As I ponder this, I am reminded that I am attempting to adopt a new kind of lifestyle. A better style of living. A lifestyle isn't about quick returns. It take a lot of time to fully conform to a different lifestyle, and it takes even more time for the results of that lifestyle to fully kick in.

It was a style of life that got me to where I am now: slowly, steadily, surely. It is a style of life that will take me to where I want to go: slowly, steadily, surely. I am challenged to embrace the lifestyle, in all it's pain and frustation and lack of short-term progress. For the magic of a lifestyle is unleashed over time.

Keep crawling forward...

Sunday, January 15, 2012

Everything's Spiritual

OK, in church on Sunday we talked about "the big three" physical disciplines. Everyone was reminded that we need to eat right, exercise enough and get a proper amount of sleep. Nothing revolutionary. We already knew this stuff. Why talk about it?

Because I think most people are like me. I'm rarely tripped up by what I don't know. I'm tripped up by not doing what I do know. Sometimes I forget, but that's not my usual problem. It's that, at the moment I need to execute the plan, I don't want to. Or at least, I don't seem to want to bad enough to actually do it.

"Do not eat that piece of pie." "Shut the book and go exercise for an hour." "Turn the television off
and go to bed now." Should be easy, right? But all too often, it's not. So I wonder, how can pastry, a book or a rerun of The Office have such power over me? How can I let them come between me and the healthy life I desire?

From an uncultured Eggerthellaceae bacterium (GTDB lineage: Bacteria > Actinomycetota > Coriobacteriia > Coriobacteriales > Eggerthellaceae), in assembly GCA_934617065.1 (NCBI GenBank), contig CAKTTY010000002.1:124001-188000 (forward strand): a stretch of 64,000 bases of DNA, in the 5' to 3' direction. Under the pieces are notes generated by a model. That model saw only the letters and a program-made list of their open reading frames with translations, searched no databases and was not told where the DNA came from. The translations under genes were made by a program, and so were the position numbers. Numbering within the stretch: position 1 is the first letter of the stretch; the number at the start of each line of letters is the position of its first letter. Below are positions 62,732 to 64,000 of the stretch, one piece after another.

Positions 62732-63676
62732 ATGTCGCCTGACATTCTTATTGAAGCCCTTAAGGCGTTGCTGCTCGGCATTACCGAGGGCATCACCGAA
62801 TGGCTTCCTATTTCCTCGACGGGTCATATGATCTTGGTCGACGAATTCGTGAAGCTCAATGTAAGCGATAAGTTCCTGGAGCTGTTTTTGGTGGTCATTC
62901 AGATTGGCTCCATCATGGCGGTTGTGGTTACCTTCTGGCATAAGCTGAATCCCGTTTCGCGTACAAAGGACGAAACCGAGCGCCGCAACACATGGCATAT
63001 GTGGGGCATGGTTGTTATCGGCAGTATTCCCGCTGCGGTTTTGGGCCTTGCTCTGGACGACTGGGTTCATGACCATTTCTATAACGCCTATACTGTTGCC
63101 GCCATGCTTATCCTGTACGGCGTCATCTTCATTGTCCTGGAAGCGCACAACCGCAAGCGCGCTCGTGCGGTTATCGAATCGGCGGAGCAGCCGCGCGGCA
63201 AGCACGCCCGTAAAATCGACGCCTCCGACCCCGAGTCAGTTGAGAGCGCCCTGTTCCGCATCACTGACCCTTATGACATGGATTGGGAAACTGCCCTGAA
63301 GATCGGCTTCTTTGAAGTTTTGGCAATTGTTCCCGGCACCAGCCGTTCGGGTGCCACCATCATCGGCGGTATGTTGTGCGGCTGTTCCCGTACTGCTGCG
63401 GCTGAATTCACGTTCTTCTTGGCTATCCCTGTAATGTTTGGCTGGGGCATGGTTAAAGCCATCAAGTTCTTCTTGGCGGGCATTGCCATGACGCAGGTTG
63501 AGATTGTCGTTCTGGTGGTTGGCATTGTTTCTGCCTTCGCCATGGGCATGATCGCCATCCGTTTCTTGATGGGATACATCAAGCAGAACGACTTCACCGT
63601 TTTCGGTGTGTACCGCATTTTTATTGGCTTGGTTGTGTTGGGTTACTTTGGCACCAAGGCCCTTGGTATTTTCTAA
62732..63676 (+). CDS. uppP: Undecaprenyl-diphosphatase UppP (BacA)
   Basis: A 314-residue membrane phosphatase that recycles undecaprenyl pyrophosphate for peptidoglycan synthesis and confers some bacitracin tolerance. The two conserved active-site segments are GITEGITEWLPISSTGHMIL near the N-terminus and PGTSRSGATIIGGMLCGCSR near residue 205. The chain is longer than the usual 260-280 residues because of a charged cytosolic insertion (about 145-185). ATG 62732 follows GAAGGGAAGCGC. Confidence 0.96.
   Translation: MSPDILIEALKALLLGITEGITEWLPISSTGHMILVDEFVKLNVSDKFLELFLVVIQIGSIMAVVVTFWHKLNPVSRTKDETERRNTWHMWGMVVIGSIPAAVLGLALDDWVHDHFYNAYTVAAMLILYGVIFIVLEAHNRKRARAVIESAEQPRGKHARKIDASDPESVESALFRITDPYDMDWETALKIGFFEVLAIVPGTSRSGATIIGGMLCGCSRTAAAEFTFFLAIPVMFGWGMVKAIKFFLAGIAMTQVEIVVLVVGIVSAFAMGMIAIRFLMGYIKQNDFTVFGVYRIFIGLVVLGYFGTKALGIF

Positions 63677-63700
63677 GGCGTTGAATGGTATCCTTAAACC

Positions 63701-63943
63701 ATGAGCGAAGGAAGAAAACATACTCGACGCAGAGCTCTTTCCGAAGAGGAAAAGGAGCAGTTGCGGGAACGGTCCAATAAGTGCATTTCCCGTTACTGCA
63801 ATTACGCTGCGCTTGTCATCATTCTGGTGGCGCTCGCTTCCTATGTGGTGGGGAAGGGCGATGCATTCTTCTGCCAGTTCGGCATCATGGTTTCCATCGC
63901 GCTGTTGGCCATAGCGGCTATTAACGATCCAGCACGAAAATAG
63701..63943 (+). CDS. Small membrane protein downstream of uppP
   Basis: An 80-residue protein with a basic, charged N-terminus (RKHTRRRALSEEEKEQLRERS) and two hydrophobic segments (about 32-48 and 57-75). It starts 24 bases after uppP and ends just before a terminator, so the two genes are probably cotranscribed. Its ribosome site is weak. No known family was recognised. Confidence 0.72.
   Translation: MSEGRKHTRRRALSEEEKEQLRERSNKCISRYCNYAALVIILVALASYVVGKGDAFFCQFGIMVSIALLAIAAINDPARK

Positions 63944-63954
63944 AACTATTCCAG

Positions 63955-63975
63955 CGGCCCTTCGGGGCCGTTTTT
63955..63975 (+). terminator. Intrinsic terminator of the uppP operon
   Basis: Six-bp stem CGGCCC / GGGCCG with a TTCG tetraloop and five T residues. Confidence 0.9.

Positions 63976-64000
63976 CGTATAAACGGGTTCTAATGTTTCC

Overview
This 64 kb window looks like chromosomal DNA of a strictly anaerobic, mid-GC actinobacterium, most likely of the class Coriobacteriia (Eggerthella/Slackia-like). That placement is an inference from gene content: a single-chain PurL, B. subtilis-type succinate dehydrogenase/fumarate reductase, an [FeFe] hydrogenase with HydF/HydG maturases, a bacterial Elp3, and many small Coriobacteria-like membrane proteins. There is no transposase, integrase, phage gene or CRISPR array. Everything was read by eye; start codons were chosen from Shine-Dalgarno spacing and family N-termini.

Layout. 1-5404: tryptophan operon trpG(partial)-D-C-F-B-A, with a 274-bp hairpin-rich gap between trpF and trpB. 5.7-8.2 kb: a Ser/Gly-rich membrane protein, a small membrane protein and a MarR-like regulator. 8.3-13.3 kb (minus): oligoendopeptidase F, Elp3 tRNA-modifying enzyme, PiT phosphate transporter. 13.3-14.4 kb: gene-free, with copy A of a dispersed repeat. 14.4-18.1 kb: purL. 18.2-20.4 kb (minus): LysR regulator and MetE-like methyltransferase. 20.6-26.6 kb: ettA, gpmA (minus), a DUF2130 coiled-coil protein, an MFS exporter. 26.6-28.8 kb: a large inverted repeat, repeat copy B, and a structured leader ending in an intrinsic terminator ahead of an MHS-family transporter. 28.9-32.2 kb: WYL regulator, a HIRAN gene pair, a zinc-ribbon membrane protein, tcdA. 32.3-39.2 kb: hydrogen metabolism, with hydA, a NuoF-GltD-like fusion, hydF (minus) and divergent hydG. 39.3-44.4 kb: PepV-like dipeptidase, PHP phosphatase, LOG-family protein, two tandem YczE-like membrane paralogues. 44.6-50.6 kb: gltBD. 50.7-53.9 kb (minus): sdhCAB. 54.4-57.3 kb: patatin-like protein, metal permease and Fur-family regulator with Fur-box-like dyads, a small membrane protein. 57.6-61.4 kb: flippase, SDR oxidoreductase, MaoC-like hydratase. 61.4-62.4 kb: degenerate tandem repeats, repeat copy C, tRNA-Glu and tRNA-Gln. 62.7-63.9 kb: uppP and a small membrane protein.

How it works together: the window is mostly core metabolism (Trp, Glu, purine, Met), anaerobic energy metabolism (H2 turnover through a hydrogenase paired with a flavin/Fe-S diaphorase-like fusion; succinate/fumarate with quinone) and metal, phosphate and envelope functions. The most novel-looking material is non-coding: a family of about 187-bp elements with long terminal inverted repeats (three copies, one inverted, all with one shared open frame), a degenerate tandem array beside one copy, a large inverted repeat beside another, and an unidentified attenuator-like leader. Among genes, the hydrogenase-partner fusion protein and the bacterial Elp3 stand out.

I came across some words of the apostle Paul, uttered 2000 years or so ago, that fit my feeling exactly: "I have the desire to do what is good, but I cannot carry it out. For I do not do the good I want to do, but the evil I do not want to do—this I keep on doing." I'm familiar with these words. But a new connection was made for me. Everything's spiritual.

What Paul was describing was "the power of the moment"; that at a point of time righteous desire can be swallowed up by lesser desire. The only way for this to be overcome was through on ongoing, vital connection with God. I knew this principle worked when it came to struggles with lust or pride or anger, but now I see that it also works when it comes to struggles with pie and exercise and going to bed.

I take better care of my body when I'm taking better care of my spirit. When I'm connecting with God I am better able to overcome the power of the moment and do the righteous thing, which includes doing the right thing with my body. It may not be quite as easy as "if you want to lose weight, read the Bible", but it's not that far off!

Tuesday, January 10, 2012

This Feels Good!

So I'm 10 days into the pursuit of my 2012 goals. The hard stuff is yet to come - the weight of habits wanting to pull me back to old practices, the time crunches that threaten my newly adjusted schedule, the setbacks in my efforts, and the doubting of the reasonableness and practicality of my goals. I know these time await down the road.

But for now, I'm just feeling good!

It amazes me how the initial accomplishment of a few simple goals can have such a positive emotional affect on a person. It can't yet be said that I've changed my life by any real measure. I've just taken the first few step in a long journey. I'm not that much fitter in body, mind or spirit than I was 10 days ago.

But I feel pretty good about myself.

I think God made us to work this way. It's an internal affirmation that says, "Yes! This is the right road! Keep this up!" Our conscience affirms that acting on our good choices is a wonderful thing. Our self-image is enhanced. We begin to see ourselves in a different, in a better, light. Because of what we've actually done.